EMA says blood clots are 'very rare side-effect' of AstraZeneca vaccine

Several countries have limited the drug's use over blood clot fears

An elderly man receives an injection with AstraZeneca's COVID-19 vaccine at a vaccination centre, at the Wanda Metropolitano stadium, in Madrid, Spain, March 31, 2021. REUTERS/Susana Vera
Powered by automated translation

Blood clots should be listed as a "very rare side-effect" of the AstraZeneca vaccine but the benefits of preventing Covid-19 still outweigh the risks of getting the shot, the EU's medicines regulator said on Wednesday.

Safety experts said they had found a possible link after studying 86 reports of unusual blood clots among 25 million people who had taken the vaccine in Europe, including the UK.

Several countries, including Britain, have halted the use of the vaccine for younger people over the blood clot scares, which have mainly occurred in women under 60.

But the European Medicines Agency, which in March declared the vaccine to be safe and effective, said in its closely watched verdict that it could not confirm whether there were "specific risk factors" for blood clots such as age or gender.

"Based on the current available evidence, specific risk factors such as age, gender or previous medical history of clotting disorders have not been able to be confirmed,” said EMA director Emer Cooke.

"Our safety committee has confirmed that the benefits of the AstraZeneca vaccine in preventing Covid-19 overall outweigh the risks of side-effects," Ms Cooke said.

"It is very important that we use the vaccines we have to try and beat this pandemic."

EU safety experts said they had studied 62 cases of cerebral venous sinus thrombosis and 24 cases of splanchnic vein thrombosis, leading to a total of 18 deaths.

The EMA said a "plausible explanation" for the blood clots was an immune response triggered by the vaccine.

In the UK, the Joint Committee on Vaccination and Immunisation (JCVI) said that those under 30 should be given Pfizer or Moderna vaccines instead where possible.

"We are advising a preference for one vaccine over another vaccine for a particular age group, really out of the utmost caution, rather than because we have any serious safety concerns," said Wei Shen Lim, the JCVI's Covid-19 chairman.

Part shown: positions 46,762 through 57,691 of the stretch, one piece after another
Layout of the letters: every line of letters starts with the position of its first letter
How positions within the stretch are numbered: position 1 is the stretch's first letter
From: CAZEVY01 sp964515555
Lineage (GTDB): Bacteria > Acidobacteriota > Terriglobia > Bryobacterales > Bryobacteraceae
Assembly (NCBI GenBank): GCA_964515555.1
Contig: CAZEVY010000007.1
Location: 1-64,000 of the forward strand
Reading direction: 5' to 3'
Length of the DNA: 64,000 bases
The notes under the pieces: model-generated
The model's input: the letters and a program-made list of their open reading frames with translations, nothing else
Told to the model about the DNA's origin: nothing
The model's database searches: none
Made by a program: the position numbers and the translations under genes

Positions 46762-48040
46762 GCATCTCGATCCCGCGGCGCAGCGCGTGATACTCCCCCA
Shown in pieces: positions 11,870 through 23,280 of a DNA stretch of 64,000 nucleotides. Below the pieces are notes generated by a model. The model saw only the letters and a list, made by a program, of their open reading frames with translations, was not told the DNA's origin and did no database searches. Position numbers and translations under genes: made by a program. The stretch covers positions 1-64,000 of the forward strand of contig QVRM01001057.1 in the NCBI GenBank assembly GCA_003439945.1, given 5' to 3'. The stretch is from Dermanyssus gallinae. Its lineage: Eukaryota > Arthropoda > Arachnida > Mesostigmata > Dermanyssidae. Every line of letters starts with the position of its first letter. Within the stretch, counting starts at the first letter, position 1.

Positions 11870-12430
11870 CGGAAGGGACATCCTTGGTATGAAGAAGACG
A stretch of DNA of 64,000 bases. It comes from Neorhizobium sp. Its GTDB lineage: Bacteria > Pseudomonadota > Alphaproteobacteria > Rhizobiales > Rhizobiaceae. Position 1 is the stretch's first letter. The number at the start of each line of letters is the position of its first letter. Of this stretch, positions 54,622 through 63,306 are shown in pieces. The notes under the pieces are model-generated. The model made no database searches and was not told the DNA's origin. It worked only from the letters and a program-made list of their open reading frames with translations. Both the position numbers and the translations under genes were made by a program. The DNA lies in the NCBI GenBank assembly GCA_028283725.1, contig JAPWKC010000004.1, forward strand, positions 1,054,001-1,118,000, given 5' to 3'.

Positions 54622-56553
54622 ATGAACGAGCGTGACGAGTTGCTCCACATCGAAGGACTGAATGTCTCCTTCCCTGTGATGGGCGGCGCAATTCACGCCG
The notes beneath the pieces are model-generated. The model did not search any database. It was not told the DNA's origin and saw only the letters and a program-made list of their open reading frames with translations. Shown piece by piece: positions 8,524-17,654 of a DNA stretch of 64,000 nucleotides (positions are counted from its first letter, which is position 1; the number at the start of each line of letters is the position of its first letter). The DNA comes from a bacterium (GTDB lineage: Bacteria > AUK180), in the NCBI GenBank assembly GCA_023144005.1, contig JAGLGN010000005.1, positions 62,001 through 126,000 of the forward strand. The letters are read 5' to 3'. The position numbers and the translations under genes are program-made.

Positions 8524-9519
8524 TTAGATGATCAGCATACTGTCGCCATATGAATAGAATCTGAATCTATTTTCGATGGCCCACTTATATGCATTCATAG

The success of the UK's vaccine programme is crucial to Prime Minister Boris Johnson’s ambition to lift all legal restrictions on social contact on June 21.

The UK has ordered 100 million doses of the AstraZeneca vaccine, and 40 million doses of Pfizer-BioNTech.

The rulings on Wednesday come after a senior EMA official said this week that there was a "clear" connection between the AstraZeneca-Oxford vaccine and clots.

Canada, France, Germany and the Netherlands are among countries that are not recommending the shot for younger people, although the World Health Organisation also insists the benefits of the jab largely outweigh the risks.

AstraZeneca has said previously that its studies have found no higher risk of blood clots in those vaccinated than in the general population.

The controversy has marred a global vaccination programme that governments hope will help countries emerge from a pandemic that has ravaged economies and subjected much of humanity to some form of confinement.

Dr Peter English, who formerly chaired the British Medical Association’s Public Health Medicine Committee, said the back-and-forth over the AstraZeneca vaccine globally could have serious consequences.

“We can’t afford not to use this vaccine if we are going to end the pandemic,” he said.

The ruling on the vaccine comes as countries from Germany to Ukraine and India face new waves of infections and deaths from the virus that has now killed more than 2.8 million globally.

Governments are scrambling to secure much-needed vaccine doses, with Australia the latest nation to complain of shortages that it blamed on EU export controls.